Seminar Logic, Complexity, Games: Computational Social Choice

WS 2018/19


Students with a subject in mathematics can apply by writing an email to seminar [AT] including their name, immatriculation no., subject of studies, no. of semesters of studies, and information about relevant modules they have passed (especially lectures from our group).


Die Veranstaltung wird als Blockseminar angeboten, die Vorträge werden am Ende des Semesters wahlweise auf deutsch oder englisch gehalten.


Social choice theory is concerned with designing and analysing methods for deriving a collective decision from individual preferences.

We investigate, using formal logical methods, how preferences of individuals in a group can be aggregated to a social preference representing the "will of the people". For example Arrow's theorem states that there is no non-dictatorial election system satisfying certain axioms, e.g. "if every individual ranks alternative A above B, then so should society".

In this seminar we also look into the computational complexity of such systems. We will see that every sensible election system can be manipulated, however it might require an enormous amount of computational power to do so, hence one can consider such a system as safe.


[BCE12]F. Brandt, V. Conitzer, and U. Endriss. Computational Social Choice. In Multiagent Systems (G. Weiss, Ed.). MIT Press, 2012.
[CELM07]Y. Chevaleyre, U. Endriss, J. Lang, and N. Maudet. A Short Introduction to Computational Social Choice. In SOFSEM 2007: Theory and Practice of Computer Science (J. van Leeuwen, G. F. Italiano, W. van der Hoek, C. Meinel, H. Sack, and F. Plášil, Eds.), vol. 4362 of Lecture Notes in Computer Science, pp. 51–69. Springer Berlin Heidelberg, 2007.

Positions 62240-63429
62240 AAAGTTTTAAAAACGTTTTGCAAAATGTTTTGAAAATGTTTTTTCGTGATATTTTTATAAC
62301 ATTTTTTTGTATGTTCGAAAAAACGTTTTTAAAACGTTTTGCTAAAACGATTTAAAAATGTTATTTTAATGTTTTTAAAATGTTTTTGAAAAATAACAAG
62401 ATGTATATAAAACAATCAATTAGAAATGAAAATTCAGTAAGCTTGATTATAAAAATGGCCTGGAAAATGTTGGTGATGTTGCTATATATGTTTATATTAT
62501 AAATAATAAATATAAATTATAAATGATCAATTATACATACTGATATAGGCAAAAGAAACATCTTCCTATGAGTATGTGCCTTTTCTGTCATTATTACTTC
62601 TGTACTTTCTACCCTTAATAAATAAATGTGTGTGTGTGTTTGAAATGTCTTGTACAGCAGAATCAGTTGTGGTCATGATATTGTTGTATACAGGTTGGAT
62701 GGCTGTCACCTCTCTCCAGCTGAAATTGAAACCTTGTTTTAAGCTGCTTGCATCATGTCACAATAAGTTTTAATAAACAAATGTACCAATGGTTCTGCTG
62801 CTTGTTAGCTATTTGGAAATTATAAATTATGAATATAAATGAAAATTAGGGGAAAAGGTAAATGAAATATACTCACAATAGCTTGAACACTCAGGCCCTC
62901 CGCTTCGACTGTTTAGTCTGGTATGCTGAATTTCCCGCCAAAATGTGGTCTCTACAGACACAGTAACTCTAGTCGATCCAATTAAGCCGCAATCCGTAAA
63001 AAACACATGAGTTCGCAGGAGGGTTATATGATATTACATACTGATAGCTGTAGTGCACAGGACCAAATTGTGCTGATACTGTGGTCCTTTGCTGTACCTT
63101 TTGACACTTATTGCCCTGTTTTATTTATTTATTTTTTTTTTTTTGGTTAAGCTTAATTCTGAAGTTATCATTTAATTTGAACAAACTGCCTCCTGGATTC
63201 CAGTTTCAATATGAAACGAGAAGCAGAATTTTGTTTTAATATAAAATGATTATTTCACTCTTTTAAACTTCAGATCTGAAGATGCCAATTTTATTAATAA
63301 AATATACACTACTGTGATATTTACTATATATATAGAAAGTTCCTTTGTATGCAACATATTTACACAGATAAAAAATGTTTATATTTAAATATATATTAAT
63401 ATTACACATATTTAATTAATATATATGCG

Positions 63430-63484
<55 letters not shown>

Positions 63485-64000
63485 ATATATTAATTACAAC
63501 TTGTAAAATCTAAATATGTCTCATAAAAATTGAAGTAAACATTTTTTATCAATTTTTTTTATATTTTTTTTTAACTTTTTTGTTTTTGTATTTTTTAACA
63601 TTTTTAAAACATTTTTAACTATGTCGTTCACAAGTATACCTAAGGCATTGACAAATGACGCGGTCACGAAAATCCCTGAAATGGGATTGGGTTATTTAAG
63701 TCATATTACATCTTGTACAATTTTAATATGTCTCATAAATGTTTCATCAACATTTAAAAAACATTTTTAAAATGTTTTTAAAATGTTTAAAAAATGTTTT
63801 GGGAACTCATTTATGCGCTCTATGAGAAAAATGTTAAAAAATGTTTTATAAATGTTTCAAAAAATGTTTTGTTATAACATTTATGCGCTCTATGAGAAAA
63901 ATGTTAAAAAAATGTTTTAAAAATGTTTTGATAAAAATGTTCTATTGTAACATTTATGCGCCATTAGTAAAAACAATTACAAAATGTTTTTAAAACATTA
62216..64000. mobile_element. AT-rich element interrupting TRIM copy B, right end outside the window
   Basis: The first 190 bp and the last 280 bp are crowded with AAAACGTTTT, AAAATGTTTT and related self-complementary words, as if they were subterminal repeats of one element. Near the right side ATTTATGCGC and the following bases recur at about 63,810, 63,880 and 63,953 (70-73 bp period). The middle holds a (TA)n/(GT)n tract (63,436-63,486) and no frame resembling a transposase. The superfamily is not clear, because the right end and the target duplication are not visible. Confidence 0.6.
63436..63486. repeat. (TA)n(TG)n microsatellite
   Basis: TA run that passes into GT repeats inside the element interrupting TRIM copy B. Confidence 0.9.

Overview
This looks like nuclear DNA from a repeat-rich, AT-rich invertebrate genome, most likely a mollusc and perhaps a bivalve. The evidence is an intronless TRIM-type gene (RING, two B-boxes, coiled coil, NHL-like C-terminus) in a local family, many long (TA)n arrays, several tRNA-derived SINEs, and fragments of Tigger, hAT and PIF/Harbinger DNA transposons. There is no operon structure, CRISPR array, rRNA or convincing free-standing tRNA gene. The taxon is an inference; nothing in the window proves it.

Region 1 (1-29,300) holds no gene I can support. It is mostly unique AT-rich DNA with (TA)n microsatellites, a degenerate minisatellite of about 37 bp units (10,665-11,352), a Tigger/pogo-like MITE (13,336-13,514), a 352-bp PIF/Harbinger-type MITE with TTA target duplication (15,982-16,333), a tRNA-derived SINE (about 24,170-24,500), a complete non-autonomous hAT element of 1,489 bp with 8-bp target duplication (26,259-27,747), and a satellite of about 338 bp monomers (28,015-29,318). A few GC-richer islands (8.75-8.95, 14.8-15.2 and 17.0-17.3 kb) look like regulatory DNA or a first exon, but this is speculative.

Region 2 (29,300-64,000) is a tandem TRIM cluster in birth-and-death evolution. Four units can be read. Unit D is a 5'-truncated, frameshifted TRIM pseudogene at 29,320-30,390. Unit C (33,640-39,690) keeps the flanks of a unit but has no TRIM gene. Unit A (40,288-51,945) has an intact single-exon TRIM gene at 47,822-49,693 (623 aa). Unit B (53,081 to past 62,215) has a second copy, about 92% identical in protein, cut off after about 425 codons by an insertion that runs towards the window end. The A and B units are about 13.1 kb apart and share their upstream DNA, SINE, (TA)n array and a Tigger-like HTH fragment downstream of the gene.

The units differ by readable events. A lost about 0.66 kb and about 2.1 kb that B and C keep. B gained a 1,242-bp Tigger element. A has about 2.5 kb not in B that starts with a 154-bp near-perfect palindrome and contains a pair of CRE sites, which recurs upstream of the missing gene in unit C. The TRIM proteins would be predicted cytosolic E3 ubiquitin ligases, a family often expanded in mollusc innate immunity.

[E11]U. Endriss. Logic and Social Choice Theory. In Logic and Philosophy Today (A. Gupta and J. van Benthem, Eds.). College Publications, 2011.


  • Informatik (B.Sc.)/Seminar Informatik
  • Mathematik (B.Sc.)/Seminar: Logik, Komplexität, Spiele
  • Informatik (M.Sc.)/Seminar Theoretische Informatik
  • Mathematik (M.Sc.)/Seminar: Logik, Komplexität, Spiele (Reine Mathematik)
  • Informatik (S II)
  • Mathematik (S II)/Hauptstudium/Modul Algebra
  • Mathematik (S II)/Hauptstudium/Modul Angewandte Mathematik


  • Module Mathematical Logic
  • for B.Sc. Computer Science: Module "Einführung in das wissenschaftliche Arbeiten (Proseminar)"


Erich Grädel, Richard Wilke, Matthias Hoelzel, Katrin Dannert, Svenja Schalthöfer